lowByte = receive_byte();
    receivedTemperature = (highByte << 8) | lowByte;
    newDataReceived = true;

Section 1c: In the loop

In the setup, the baud rate is set to 9600 for the serial monitor and then the code calls the setup pin function. The LCD initialize and turns on the backlight for the LCD. Then, LCD display function will print the values.

void setup() {

Section 1d: In the loop

In the loop, the code calls the receive_data function and keeps on collecting the incoming data.

The new data collects and then displays the collected temperature on the serial monitor as well as on the LCD.

Finally, the flag of the new data received is set to false to make it receive the next data.

void loop() {
  if (newDataReceived) {
    Serial.print("Received current temp: ");
    lcd.setCursor(0, 0); 
    lcd.setCursor(0, 1);
    newDataReceived = false;


Section 2a: Before setup

This is the section, where the code deals with the SPI communication initialization and defines the float step variable for the ADC.

The setup_pins function deals with the configuration of the SPI pins direction to set as MOSI, CLOCK, chip_select as the output pins and MISO pin as input.

The function start_transmission() sets the CS/SS PIN based on the provided slave_pin number. This prepares the communication channel between the master and the slave device.

#define MISO 12
#define MOSI 11
#define PIN_CLOCK 13
#define CHIP_SELECT 10

float stepADC = 0.0048828125;

void setup_pins() {
  DDRB |= (1 << MOSI) | (1 << PIN_CLOCK) | (1 << CHIP_SELECT);
  DDRB &= ~(1 << MISO);

void start_transmission(int slave_pin) {
  PORTB &= ~(1 << (slave_pin - 8));

Section 2b: Before setup

At this stage, we define the “stop_transmission” function which deals with the finalization communication with a master by raising the SPI pin high.

The “send_byte” function sends a byte of data to the master.

The clock cycle keeps on generating the spi communication pulse by toggling the clockpin high and low with the right time.

The “send_data_int()” function manages sending 16-bit integer versus SPI by sending the low and high byte separately.

void stop_transmission(int slave_pin) {
  PORTB |= (1 << (slave_pin - 8));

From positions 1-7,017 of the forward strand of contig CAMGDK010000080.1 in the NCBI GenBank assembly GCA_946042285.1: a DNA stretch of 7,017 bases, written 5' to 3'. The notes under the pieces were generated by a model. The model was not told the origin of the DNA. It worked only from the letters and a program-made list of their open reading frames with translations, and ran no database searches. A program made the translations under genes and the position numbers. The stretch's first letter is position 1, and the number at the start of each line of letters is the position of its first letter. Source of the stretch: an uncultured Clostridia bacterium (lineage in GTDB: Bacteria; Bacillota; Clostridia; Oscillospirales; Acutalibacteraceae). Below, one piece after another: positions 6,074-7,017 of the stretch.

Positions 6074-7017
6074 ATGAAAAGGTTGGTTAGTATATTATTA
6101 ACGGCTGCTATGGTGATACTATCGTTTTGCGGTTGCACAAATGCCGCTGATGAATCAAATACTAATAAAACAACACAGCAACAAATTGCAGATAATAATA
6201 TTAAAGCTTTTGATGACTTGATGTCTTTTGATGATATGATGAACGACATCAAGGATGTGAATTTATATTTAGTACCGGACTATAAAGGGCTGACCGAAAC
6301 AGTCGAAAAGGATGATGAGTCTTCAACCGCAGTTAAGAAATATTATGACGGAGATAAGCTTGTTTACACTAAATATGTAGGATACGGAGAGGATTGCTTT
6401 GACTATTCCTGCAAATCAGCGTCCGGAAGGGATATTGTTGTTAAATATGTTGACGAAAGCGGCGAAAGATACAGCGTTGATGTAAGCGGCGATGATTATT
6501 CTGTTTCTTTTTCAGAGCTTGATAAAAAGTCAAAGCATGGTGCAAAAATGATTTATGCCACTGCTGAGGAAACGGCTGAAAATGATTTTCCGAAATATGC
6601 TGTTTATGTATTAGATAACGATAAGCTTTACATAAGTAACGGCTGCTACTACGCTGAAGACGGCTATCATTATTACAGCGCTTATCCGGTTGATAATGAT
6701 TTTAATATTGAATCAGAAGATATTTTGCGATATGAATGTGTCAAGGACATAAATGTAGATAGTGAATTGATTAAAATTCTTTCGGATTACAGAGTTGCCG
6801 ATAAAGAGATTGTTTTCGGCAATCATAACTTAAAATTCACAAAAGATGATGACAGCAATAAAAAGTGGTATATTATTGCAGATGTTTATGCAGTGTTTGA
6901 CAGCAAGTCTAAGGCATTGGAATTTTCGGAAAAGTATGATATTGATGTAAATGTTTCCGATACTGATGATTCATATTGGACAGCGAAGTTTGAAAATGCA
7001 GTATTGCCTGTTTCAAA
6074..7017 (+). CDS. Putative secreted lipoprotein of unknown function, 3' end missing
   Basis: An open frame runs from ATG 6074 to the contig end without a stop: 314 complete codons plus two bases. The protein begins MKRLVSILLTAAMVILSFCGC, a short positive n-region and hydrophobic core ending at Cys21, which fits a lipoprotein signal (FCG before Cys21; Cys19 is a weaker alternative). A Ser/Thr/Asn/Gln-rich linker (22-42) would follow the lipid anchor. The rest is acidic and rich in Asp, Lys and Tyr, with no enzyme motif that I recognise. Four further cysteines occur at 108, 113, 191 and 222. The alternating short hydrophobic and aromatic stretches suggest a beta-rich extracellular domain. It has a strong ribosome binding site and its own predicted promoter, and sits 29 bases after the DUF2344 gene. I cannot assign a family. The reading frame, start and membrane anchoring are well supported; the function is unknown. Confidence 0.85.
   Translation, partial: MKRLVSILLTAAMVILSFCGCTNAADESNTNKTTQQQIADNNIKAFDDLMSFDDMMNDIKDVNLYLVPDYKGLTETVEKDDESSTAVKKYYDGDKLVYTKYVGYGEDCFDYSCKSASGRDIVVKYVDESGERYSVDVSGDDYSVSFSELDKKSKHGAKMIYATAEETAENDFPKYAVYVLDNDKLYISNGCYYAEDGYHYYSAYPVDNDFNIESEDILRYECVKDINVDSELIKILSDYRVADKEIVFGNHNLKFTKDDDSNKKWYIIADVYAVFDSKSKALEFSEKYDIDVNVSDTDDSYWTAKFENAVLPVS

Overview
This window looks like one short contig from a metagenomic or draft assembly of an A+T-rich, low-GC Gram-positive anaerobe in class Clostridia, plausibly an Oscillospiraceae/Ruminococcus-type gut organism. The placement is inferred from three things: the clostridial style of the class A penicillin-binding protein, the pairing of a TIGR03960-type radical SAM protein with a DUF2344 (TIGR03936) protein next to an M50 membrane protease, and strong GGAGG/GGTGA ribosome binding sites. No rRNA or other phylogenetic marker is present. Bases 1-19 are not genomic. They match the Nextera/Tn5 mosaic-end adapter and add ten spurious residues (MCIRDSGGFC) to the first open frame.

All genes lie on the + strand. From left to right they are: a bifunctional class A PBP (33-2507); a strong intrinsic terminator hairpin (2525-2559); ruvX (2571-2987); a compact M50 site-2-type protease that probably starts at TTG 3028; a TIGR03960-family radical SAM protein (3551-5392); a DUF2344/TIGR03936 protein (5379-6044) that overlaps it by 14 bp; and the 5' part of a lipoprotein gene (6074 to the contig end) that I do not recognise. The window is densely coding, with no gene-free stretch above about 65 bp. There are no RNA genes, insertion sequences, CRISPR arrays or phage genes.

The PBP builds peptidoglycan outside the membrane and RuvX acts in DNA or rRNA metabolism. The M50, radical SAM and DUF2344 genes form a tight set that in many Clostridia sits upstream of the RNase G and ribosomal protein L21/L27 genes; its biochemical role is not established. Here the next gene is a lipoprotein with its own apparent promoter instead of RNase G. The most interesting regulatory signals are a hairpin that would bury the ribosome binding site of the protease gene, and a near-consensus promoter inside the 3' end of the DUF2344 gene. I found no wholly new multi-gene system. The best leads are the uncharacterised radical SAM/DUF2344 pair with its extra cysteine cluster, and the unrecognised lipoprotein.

void send_byte(byte dataByte) {
  for (int index_bits = 0; index_bits < 8; index_bits++) {
    bool current_bit = dataByte & (0x80 >> index_bits);
    digitalWrite(MOSI, current_bit);

void clock_cycle() {
  PORTB |= (1 << (PIN_CLOCK - 8));
  PORTB &= ~(1 << (PIN_CLOCK - 8));

void send_data_int(int data) {
  send_byte((byte)(data >> 8));
  send_byte((byte)(data & 0xFF));

Section 2b: In the Setup and Loop section

At this stage, we deal with the serial communication initiation at a 9600 baud rate, the temperature reading function initializes to get the value from the ADC and sent back in integer form.

The communication SPI function initiates the SPI communication and sends the temperature value to the master device to print. In the loop section, the temperature reading are sent to SPI.

void setup() {

unsigned int readTemperature() {
  unsigned int sensorRead = analogRead(A0);
  float voltageOut = sensorRead * stepADC;
  float temperature = (voltageOut - 0.5) * 100;
  return (unsigned int)temperature;

void communnicationSPI(int val1) {
  Serial.print("Send current temperature sent: ");

void loop() {
  unsigned int temperature = readTemperature();


The results demonstrate the condition of the temperature transmitted from the slave to the master. The data goes from the upper Arduino to the lower (master) through the SPI communication. The results display 24 and 51 degrees Celsius temperatures on the LCD of the master Arduino.

spi communication arduino temperature at 24 degrees
Temperature at 24 degrees
spi communication arduino Temperature at 51degrees
Temperature at 51degrees

What’s Next

Please find more tutorials on Arduino in peppe8o Arduino archives.


Umar Jamil

For any queries and help with work, please contact me at:
Whatsapp: +92-346-661-7017/ Link Fiverr for order custom work
Email: [email protected]